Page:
Southend Hospital is one of just 12 centres across the country to be commissioned by NHS England to provide innovate new prostate cancer treatment using a new hydrogel device.
The gel can be used to minimise the exposure of certain parts of the body to radiation when patients are being treated for prostate cancer.
This means side-effects like pain and bleeding can be significantly reduced by as much as 70 per cent.
And it was all made possible thanks to a £15,000 donation that helped fund a 12-patient feasibility study, with the first patient, Terry Judd, 71, from Thundersley, being successfully treated in June this year.
Terry said: “I think this is a big step forward in cancer treatment because it helps to remove the side effects. I became aware of the trial when I saw an article in the Daily Mail, so I took the cutting in to show my consultant who knew about the gel but explained that it was very expensive. I didn’t think it was going to happen and then the hospital received the charitable donation to pay for my treatment. Since finishing my treatment, I’ve not experienced any deterioration or side effects. I want to thank everyone who donated towards the £15,000 because without that money I might not have received this treatment.”
The £15,000 donation comprises:
• £10,500 from Lions Clubs of South East Essex (Leigh-on-Sea, Rayleigh, Eastwood, Castle Point and Southend-on-Sea)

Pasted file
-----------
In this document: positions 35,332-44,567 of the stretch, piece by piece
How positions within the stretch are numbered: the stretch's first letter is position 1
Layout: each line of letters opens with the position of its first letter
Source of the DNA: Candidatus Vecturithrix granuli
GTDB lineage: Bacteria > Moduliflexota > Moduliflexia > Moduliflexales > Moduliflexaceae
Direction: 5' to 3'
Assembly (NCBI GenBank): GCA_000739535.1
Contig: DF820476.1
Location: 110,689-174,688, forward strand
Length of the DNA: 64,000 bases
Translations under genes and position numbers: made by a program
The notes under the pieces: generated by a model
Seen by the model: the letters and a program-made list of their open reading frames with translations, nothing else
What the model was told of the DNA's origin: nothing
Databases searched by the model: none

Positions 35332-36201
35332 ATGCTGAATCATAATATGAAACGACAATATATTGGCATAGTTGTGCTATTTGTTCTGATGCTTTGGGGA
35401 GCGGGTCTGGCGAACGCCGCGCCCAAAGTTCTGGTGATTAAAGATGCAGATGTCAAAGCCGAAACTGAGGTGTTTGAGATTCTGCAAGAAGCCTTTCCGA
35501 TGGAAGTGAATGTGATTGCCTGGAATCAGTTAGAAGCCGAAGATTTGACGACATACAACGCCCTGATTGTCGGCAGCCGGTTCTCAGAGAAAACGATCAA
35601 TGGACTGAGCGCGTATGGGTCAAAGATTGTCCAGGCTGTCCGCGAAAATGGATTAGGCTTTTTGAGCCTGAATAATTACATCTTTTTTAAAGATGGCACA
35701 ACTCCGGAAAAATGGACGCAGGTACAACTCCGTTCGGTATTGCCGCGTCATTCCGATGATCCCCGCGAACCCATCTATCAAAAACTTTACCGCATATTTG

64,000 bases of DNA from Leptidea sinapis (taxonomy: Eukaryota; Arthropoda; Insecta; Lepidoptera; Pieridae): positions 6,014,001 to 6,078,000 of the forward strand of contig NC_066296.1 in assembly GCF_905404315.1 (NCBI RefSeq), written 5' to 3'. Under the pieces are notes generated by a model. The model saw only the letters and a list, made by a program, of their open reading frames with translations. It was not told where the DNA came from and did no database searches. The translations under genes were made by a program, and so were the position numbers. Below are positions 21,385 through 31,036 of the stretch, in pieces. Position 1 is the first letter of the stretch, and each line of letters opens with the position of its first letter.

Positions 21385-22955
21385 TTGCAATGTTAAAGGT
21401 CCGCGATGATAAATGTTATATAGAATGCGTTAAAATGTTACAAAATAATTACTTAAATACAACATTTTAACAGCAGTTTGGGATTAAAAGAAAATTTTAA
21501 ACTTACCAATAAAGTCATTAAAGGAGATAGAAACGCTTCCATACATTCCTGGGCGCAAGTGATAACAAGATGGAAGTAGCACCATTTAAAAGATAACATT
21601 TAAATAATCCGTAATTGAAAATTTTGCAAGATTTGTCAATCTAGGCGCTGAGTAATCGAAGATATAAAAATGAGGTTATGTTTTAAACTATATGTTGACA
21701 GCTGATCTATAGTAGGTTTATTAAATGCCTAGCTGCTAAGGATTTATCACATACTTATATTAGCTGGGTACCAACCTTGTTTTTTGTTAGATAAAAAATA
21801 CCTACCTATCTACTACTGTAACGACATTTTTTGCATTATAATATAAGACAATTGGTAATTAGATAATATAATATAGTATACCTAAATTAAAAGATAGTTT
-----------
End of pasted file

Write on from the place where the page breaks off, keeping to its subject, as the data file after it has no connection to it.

• £1,500 from Cadgers, a local prostate cancer support group
• £1,500 from Mark Iles in memory of his father, Alan Iles
• £250 from Castle Point Masonic Lodge
• £1,250 from Southend Hospital Charitable Foundation
Mr Tim Watts, Zone 2b Chairman of Lions Clubs of South East Essex, added:
“Many of us have either undergone or know someone who has undergone the sometimes damaging side effects of life saving cancer treatment and know how unpleasant they can be. This trial, already carried out successfully elsewhere in the country, has the potential to facilitate a step change in prostate cancer care for the local community. We wanted to help make that difference.”
James Green, Consultant Clinical Scientist and Head of Radiotherapy at Southend Hospital, said: “Our community’s tireless fundraising efforts have helped to bring the latest, state-of-the-art techniques to local patients. It is a tremendous effort, and one for which we are truly grateful.”